Culture Magazine

Scaffolding Imitation in Capoeira [Coordinator]

By Bbenzon @bbenzon
Downey, G. (2008). Scaffolding Imitation in Capoeira: Physical Education and Enculturation in an Afro-Brazilian Art. American Anthropologist, 110(2), 204–213. doi:10.1111/j.1548-1433.2008.00026.x
ABSTRACT: Imitation plays a crucial role in apprenticeship in the Afro-Brazilian performance genre capoeira, as in many skills across cultures. In this article, I examine the interactional dynamics of imitative pedagogy in capoeira to better understand physical education as a form of bodily enculturation. The ability to learn through imitation is widely considered a hallmark of our species. Imitative ability,however, is a social accomplishment rather than a capacity of the learner in isolation. Human models often provide assistance to novices seeking to imitate, including a variety of forms of what educational theorists call “scaffolding,” which are astutely structured to a novice’s ability, perceptions, and even neurology. Scaffolding techniques vary. I here examine how instructors reduce students’ degrees of movement freedom, reorient their model in perceptual space, and parse complex sequences into component gestures. Close analysis of pedagogical interaction highlights the divergence between forms of instruction and practical skills being taught.
From the article itself, in the conclusion (p. 211):
Typical scaffolding techniques, however, also shed light on what is actually learned in imitation; that is, the tactics of scaffolding help us to better see what transpires in enculturation. In his study of practical skills in the Amazon, Mark Harris argues that many models of practical knowledge—including Mauss’s influential discussion of bodily techniques—assume “that knowledge is a thing that can be inherited and isolated from practice and context” (2005:199). Instead, borrowing from Tim Ingold (2000), Harris argues that skills are a form of coordination between a person’s body, perception, resources, tools, and environment. In other words, learning a skill is the development within the novice of an ability to coordinate the body with the environment. The example of capoeira apprenticeship supports the argument that skills are built up through “guided discovery,” as suggested by Roy D’Andrade (1981:186), rather than passed on or transmitted (see also Ingold 2000:349–361). The metaphor of enculturation as transmission can thus mislead on several levels: Mauss (1973:73), for example, writes of a novice borrowing a se- ries of movements from another person. Rather, instruc- tors assist novices to perform tasks in their own ways and, thus, discover their own, potentially novel, forms of skill.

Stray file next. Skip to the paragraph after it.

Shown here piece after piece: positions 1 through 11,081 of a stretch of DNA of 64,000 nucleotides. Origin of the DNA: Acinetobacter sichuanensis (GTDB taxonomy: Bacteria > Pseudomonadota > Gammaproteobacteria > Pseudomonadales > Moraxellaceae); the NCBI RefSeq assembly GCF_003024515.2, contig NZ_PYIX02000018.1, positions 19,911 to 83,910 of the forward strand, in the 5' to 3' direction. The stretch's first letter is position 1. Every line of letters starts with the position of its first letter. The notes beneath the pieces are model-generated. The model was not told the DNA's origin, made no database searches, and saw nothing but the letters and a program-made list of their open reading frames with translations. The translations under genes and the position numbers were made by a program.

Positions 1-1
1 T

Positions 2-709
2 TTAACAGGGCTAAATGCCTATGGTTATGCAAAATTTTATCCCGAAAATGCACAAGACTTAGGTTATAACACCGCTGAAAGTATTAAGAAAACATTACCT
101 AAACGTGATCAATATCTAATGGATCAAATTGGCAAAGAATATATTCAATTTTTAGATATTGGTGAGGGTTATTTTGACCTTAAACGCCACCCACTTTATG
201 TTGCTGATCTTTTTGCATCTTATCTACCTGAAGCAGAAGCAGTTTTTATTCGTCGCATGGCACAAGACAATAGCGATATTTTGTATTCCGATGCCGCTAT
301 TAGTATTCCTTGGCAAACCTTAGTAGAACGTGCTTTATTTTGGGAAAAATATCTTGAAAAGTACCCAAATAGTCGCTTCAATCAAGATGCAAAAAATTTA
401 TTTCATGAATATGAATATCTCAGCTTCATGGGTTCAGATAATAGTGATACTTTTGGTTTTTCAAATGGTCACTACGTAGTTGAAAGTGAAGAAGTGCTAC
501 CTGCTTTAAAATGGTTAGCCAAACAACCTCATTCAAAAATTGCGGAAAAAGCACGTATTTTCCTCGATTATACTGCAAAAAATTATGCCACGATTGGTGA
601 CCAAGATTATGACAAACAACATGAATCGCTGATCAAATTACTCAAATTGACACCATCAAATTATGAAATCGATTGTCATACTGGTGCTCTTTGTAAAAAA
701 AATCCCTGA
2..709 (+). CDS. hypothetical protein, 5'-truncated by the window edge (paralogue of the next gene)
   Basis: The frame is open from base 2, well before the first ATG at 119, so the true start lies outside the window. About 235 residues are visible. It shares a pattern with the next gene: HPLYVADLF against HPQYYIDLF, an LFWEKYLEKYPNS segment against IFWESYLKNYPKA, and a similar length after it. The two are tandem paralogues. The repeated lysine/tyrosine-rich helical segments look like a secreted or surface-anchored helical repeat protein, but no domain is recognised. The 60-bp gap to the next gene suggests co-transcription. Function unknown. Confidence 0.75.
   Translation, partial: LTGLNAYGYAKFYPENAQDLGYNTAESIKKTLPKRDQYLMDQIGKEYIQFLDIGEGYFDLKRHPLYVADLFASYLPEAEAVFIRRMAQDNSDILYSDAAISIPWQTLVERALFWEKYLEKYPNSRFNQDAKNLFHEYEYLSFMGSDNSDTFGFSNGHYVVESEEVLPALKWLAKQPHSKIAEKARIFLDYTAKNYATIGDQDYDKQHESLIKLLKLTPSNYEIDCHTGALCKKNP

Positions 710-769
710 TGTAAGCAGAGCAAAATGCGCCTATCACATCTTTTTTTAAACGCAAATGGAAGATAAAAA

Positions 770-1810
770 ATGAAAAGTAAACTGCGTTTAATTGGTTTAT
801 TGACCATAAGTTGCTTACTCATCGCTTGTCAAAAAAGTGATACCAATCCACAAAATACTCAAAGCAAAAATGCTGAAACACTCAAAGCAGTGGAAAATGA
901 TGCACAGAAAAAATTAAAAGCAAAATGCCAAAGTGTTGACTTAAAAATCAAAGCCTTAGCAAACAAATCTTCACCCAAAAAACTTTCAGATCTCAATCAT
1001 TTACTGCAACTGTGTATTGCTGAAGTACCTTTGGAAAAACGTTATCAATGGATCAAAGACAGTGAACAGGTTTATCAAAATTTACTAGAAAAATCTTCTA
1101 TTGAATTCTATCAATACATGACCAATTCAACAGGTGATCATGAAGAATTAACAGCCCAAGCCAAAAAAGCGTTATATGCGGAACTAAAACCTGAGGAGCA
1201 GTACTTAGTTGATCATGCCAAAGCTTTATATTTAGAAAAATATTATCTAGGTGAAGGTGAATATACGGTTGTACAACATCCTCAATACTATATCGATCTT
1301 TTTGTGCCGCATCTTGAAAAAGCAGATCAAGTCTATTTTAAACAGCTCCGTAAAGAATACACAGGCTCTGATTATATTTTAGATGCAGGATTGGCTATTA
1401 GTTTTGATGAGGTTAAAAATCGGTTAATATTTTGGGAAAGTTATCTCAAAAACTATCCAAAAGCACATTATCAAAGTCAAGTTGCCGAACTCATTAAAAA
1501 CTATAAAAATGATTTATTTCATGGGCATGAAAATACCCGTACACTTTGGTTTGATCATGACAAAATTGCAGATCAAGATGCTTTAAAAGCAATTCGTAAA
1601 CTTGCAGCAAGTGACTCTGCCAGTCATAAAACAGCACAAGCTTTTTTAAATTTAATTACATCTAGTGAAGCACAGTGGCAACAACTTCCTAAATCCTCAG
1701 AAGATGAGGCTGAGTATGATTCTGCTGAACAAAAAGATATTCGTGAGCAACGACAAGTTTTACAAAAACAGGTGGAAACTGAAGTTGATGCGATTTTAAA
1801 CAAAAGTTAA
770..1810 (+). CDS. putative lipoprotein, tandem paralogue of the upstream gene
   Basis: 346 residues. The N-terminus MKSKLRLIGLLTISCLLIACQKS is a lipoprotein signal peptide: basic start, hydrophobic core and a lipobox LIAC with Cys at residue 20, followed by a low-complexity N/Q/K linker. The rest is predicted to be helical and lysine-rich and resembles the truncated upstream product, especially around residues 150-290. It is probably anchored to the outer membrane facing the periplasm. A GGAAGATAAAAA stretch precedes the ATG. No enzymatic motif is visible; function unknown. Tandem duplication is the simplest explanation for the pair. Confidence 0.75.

I note that a couple of years ago I decided to adopt the term "coordinator" as the cultural equivalent to the biological gene.

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